Ischaemic penumbra

The ischaemic penumbra denotes the part of an acute ischaemic stroke that is at risk of progressing to infarction but is still salvageable if re-perfused. It is usually located around an infarct core which represents the tissue which has already infarcted or is going to infarct regardless of reperfusion. 

The primary aim of current acute stroke intervention is to prevent the penumbra from proceeding on to infarct. 

CT perfusion

On CT perfusion the ischaemic penumbra has been variably defined using a combination of parameters. Generally, it should be conceptually thought of a "the area of the brain with reduced perfusion" minus the "infarct core".  In practice, which parameters are used to define each component has varied. A fairly common definition for penumbra is the area of brain with 1-2

  1. prolonged (increased) T-max, typically >6 seconds (or other measures of delayed arrival of contrast such as mean transit time (MTT) or time to peak (TTP)), and...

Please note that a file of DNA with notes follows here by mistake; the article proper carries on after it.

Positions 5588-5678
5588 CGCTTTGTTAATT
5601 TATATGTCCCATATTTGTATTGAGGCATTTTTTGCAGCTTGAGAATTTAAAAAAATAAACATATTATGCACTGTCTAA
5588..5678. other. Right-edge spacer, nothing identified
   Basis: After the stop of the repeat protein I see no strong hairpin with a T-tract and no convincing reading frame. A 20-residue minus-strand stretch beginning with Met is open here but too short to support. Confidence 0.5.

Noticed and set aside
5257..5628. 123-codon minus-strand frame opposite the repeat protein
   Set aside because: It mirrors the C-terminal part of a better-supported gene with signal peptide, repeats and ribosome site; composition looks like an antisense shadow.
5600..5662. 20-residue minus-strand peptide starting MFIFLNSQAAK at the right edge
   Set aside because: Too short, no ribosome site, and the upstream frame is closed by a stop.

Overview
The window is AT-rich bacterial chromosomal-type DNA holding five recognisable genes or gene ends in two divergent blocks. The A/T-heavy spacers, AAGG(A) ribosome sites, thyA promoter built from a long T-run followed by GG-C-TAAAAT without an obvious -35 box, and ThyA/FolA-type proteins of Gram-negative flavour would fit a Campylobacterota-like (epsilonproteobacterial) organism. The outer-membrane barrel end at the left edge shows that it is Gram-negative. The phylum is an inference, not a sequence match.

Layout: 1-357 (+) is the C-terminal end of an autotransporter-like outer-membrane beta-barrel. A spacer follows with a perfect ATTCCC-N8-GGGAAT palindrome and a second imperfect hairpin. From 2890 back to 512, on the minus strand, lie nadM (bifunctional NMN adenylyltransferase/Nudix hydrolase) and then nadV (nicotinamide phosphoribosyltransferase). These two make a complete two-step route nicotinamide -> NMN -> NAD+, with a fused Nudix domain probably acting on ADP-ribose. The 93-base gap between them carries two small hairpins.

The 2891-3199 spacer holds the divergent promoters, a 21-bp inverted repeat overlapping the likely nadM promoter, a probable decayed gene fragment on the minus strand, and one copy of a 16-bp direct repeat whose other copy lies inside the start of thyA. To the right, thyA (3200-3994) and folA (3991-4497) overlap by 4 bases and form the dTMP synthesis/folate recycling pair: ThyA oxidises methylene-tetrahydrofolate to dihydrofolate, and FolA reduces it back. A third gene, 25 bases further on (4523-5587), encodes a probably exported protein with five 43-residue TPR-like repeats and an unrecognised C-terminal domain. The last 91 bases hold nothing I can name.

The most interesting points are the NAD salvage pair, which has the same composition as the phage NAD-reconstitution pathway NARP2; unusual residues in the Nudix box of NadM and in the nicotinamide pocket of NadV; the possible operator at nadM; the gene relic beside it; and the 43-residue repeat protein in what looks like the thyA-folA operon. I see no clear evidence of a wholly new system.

2. normal or increased cerebral blood volume (CBV) due to auto-regulation

This region will have only a moderate decreased cerebral blood flow (CBF). This is in contrast to the infarct core which will have marked decrease in CBF and also a decrease in CBV. 

MRI

On MRI, the ischaemic penumbra is also determined by the area of the brain with reduced perfusion 1.

  • penumbra: shows perfusion changes same as that with CT
  • infarcted core: shows restricted diffusion (established infarct) apart from decreased CBV and CBF

Stroke and intracranial haemorrhage
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Article Information

rID: 24524
Synonyms or Alternate Spellings:
  • Ischemic penumbra
  • Penumbra

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